Although Candelilla is easy to grow, cultivated plants don’t produce much wax. The best wax comes from plants in the wild. To get the wax, workers, known as candelilleros, gather the plant from the wild. Because it takes about 50 pounds of Candelilla plant to make a pound of wax, candelilleros do the first processing in the field, boiling the plants in a mixture of water and sulphuric acid. Boiling releases the wax which floats to the surface where it is collected and dried. By doing the first processing, candelilleros can carry much more wax to market than they could if they were just transporting the plants themselves.
To protect the plant from extinction, the Mexican government requires that all candelilla wax be sold to government cartels. But the government doesn’t pay well, so many candelilleros prefer to smuggle the wax to American buyers. On the other hand, Candelilla populations have become greatly reduced in Mexico, but supplies are abundant in the US where the plant enjoys federal protections. Naturally, the great quantities of Candelilla on the north side of the border encourages smugglers to transport the plant across the border for processing. The peculiar result of this situation is that Candelilla may be smuggled into Mexico, while its finished product is smuggled into the US. In fact, Candelilla may be the only agricultural product that is smuggled from the US into Mexico!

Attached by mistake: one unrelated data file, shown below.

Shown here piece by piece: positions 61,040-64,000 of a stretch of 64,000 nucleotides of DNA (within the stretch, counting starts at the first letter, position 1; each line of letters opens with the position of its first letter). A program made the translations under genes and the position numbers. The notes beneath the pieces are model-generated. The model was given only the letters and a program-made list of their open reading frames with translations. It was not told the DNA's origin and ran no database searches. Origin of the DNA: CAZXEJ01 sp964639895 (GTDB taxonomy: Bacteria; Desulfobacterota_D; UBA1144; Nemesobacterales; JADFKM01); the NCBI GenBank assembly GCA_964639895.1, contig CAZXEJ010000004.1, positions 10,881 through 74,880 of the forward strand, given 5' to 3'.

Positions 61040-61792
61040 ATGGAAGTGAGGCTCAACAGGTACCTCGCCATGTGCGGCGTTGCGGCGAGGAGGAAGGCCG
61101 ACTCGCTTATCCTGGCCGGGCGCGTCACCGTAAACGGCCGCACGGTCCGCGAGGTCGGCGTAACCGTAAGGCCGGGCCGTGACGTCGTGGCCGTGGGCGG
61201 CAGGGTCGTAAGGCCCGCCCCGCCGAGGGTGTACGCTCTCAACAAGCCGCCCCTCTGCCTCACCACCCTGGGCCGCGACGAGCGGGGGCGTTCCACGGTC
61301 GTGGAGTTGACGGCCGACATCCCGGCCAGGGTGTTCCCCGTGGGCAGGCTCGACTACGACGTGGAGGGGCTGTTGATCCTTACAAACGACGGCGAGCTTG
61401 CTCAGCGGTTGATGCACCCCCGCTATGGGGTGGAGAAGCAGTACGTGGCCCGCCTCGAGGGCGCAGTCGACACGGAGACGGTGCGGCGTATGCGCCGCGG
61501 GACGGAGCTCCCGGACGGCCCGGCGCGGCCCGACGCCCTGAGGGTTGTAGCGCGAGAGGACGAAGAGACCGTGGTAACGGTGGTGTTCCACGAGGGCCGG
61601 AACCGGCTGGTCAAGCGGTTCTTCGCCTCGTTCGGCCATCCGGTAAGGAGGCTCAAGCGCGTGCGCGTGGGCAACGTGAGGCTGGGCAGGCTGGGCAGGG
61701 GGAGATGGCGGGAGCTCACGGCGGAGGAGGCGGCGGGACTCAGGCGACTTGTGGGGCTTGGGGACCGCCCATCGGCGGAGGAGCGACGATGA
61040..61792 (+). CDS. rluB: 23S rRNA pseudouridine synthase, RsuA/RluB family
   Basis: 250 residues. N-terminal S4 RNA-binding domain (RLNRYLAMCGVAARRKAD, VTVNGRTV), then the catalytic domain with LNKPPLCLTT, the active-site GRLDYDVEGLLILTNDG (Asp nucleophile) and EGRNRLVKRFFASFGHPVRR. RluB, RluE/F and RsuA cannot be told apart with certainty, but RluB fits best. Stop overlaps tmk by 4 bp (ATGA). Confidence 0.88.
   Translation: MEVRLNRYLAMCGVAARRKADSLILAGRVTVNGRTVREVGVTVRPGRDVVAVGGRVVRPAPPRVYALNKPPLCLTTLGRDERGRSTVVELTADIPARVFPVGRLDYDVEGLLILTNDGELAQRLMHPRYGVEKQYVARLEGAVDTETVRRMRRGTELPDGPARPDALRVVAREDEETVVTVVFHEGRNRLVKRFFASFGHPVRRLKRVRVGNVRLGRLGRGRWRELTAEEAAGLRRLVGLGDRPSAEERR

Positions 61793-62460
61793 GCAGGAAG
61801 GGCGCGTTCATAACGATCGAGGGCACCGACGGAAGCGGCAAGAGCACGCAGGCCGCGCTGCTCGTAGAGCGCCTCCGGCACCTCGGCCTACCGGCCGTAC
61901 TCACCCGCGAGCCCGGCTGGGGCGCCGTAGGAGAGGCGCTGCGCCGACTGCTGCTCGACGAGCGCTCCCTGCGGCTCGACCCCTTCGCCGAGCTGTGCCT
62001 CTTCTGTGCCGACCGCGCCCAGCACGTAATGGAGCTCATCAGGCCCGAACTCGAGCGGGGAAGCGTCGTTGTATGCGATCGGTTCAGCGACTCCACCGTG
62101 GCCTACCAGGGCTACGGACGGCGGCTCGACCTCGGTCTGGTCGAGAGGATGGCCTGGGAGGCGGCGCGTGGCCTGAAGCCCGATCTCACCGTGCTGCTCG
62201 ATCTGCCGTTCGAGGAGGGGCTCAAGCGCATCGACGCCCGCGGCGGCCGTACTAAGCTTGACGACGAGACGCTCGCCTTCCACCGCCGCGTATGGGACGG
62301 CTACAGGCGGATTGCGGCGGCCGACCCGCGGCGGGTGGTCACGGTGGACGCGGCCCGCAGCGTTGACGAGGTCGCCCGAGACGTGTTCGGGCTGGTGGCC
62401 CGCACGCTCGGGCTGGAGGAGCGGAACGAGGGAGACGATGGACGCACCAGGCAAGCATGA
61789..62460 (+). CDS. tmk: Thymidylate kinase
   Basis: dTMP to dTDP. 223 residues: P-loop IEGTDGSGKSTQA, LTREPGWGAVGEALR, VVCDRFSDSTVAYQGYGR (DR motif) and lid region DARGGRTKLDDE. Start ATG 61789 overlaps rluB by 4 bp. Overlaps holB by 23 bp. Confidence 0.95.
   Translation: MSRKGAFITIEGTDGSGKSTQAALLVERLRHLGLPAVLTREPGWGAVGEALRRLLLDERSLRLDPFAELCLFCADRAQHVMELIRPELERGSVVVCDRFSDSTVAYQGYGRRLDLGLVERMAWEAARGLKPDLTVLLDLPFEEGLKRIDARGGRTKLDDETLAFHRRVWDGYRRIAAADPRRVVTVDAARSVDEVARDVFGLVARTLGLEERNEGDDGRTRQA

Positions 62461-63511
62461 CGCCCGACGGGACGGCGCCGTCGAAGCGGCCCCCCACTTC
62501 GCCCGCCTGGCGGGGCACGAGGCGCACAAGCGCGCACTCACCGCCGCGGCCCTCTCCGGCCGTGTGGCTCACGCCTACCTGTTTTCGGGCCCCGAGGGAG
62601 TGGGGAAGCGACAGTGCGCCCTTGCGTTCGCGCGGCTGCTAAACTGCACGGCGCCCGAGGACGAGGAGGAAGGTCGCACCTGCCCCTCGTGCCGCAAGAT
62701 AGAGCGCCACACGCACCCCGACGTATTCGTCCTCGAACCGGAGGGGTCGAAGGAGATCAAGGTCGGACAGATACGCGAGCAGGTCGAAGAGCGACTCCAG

Candelilla’s future is probably secure despite its current exploitation. The plant doesn’t produce much wax during wet years, so supplies are unreliable. This situation encourages industry to develop alternatives to Candelilla wax, and indeed demand for the product is declining. The simple beauty of the plant is also helping protect it. In cultivation, Candelilla tends to become a translucent, light green. Its unique shape forms a nice contrast to many other plants in a xeric landscape and, of course, the fact that it’s almost impossible to kill encourages even “black-thumb-of-death” gardeners to try it.